Bulgaria’s president, government in open conflict over military aid for Ukraine

Bulgaria’s president, government in open conflict over military aid for Ukraine
Prime Minister Kiril Petrov (left) wants Bulgaria to send military aid to Ukraine, but President Rumen Radev (right) is firmly in Moscow's camp.
By Denitsa Koseva in Sofia May 2, 2022

As Bulgaria prepares to vote on providing military aid to Ukraine, its government and president hold opposite positions and are in open conflict. 

Such a row between President Rumen Radev and the government of Prime Minister Kiril Petkov would have been highly unlikely before the war. Before becoming prime minister, Petkov gained popularity after being appointed as caretaker economy minister by the president and has many times said that Radev was his hero.

Until the start of the Russian war in Ukraine, Radev and Petkov’s government had very good relations and many said the cabinet was strongly influenced by the president. Radev gained popularity in the summer of 2020 when he backed the demands made at mass anti-corruption protests. The following autumn, Petkov’s government came to power, promising a tough line on corruption. 

However, the war drew a clear line in Bulgarian political life, with Radev positioning himself firmly on the side of Moscow, which disappointed many of his voters. Claiming that he wants to preserve the peace, Radev fiercely opposes the government’s intention to finally approve military aid to Ukraine.

“In these times of challenges, it is our human duty to help the victims of the war. … But it is our patriotic duty not to allow the homeland to be involved in the war. We should not the passions of war to be transferred to us. We should not tolerate political charlatans inciting them for their own use,” Radev said on May 1.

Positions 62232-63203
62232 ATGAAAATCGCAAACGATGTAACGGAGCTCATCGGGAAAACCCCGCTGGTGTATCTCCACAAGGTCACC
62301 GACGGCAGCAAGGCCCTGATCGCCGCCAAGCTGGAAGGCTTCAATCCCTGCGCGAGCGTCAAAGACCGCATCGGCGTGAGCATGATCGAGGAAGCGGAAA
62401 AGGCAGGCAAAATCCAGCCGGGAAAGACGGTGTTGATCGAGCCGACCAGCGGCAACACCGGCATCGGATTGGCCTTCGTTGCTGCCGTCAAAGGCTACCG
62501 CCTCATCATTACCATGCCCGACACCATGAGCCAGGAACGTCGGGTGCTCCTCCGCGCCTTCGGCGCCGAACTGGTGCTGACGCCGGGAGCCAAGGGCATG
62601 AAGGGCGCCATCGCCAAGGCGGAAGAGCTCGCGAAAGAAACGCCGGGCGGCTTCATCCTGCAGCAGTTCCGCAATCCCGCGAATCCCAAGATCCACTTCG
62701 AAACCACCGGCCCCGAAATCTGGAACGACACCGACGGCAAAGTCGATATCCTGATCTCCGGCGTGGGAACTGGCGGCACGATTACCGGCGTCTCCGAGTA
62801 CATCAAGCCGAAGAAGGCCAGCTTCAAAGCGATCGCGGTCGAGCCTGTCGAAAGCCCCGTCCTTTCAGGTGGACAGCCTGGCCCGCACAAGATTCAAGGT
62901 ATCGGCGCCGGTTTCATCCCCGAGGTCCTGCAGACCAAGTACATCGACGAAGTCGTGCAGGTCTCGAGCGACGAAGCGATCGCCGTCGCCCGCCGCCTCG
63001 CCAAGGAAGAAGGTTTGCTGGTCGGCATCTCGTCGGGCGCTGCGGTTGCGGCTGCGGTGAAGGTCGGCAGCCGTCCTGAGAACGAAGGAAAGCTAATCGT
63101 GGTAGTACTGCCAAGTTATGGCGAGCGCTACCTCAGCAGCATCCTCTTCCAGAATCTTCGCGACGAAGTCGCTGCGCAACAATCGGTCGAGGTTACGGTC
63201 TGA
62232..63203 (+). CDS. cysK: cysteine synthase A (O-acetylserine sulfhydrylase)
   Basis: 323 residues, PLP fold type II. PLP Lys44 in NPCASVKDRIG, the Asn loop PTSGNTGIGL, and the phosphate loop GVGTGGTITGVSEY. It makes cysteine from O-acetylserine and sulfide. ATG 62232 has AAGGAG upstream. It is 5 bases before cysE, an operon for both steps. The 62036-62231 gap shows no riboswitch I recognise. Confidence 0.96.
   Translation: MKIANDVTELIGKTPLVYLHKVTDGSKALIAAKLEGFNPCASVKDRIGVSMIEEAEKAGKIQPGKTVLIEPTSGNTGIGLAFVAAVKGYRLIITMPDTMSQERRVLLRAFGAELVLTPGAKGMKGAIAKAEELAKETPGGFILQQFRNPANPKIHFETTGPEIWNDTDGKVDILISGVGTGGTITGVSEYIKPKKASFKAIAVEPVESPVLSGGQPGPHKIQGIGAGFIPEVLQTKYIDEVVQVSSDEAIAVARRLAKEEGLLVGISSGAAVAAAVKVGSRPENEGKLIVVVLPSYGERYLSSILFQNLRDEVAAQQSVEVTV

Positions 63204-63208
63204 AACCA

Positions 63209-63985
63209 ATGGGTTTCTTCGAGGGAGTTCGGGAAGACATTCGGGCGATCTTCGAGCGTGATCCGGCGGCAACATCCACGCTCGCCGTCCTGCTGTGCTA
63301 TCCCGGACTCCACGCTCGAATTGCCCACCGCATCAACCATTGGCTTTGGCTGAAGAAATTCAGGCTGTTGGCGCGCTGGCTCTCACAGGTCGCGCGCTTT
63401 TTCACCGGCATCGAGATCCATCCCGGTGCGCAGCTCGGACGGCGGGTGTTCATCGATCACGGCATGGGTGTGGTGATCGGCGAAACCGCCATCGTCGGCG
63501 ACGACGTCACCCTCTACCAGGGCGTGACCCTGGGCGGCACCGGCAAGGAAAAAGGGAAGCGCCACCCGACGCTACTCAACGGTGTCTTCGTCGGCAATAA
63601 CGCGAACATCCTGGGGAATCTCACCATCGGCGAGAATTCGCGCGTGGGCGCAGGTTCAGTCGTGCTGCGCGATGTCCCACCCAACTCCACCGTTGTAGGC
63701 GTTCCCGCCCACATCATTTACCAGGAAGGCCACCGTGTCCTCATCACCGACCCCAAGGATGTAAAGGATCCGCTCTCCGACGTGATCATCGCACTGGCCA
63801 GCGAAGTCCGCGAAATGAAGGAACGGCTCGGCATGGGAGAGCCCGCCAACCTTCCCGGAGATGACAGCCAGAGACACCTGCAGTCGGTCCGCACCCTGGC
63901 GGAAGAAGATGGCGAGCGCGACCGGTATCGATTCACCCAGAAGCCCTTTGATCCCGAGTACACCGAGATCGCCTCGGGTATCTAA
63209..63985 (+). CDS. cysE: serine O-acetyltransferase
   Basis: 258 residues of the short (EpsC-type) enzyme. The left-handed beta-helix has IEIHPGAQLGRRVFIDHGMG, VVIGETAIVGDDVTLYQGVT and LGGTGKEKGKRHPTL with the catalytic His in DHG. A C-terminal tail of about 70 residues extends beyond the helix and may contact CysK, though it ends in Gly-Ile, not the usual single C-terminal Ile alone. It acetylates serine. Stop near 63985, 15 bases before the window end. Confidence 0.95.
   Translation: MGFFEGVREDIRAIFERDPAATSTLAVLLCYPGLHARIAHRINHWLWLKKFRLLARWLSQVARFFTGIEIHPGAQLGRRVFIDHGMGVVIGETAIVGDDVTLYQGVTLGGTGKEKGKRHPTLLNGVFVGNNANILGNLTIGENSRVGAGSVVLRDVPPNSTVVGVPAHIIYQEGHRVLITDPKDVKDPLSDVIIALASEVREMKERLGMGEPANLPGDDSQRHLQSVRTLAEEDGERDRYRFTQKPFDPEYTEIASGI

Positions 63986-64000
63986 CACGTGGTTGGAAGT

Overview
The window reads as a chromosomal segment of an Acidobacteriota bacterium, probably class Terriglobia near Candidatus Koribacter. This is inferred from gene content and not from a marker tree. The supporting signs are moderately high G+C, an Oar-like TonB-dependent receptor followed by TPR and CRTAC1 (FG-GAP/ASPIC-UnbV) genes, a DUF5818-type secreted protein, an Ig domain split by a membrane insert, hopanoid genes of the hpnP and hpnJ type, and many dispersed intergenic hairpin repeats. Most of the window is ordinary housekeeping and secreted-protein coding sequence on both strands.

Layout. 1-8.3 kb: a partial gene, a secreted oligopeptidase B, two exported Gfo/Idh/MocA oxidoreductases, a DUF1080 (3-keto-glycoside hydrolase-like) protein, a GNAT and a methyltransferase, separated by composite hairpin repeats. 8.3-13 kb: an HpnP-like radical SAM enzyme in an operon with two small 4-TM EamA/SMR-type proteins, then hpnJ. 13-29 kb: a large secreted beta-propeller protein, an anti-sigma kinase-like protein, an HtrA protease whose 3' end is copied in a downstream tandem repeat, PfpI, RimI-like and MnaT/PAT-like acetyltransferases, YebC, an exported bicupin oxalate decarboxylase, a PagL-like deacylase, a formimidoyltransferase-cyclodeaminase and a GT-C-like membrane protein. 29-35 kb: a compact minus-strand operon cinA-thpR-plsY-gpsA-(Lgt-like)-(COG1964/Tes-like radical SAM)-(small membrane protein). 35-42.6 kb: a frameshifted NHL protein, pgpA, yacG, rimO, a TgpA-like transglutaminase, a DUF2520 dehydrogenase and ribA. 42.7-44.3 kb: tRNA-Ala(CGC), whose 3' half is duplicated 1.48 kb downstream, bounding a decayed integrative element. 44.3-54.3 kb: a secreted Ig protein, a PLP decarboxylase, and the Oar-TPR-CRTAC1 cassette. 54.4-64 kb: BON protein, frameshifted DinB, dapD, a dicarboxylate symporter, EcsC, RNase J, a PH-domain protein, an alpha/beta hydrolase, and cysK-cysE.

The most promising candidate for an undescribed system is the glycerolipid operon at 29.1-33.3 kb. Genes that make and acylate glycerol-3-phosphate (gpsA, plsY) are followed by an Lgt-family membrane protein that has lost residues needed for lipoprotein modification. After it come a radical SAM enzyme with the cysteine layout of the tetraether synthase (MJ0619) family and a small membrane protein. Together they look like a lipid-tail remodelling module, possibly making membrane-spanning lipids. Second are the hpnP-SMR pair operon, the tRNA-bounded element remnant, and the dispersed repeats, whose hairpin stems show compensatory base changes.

He went even further, accusing the government of betraying the Bulgarian interest by refusing to pay for Russian gas in roubles, which led to Gazprom’s decision to stop deliveries. He suggested that the government serves someone else’s interests (though it’s not clear whose). 

“The government owes a categorical answer to citizens who trusted it on whose interests it serves – theirs or someone else’s. It is about time for the government to give clear evidence that it realises and defends Bulgarian sovereignty and is being led by the Bulgarian national interest in its policy,” Radev said.

The president also said he thinks that Petkov’s recent visit to Kyiv was unnecessary, saying that the country must have its own policy that is not influenced by anyone else.

“Bulgaria’s sovereign position is being drafted in Sofia, not in Kyiv,” Radev said.

His attacks, with similar words, were repeated by former prime minister Boyko Borissov, leader of the Gerb party, who until recently was Radev’s fiercest opponent. That triggered speculation that the two politicians are serving Russian interests and that the attacks were coordinated and ordered by Moscow, though Gerb’s position is ambiguous. 

Broken umbilical cord

Gazprom’s decision to halt supplies to Bulgaria and Radev’s response led to a firming of the pro-western and pro-Ukrainian positions of Petkov’s Change Continues.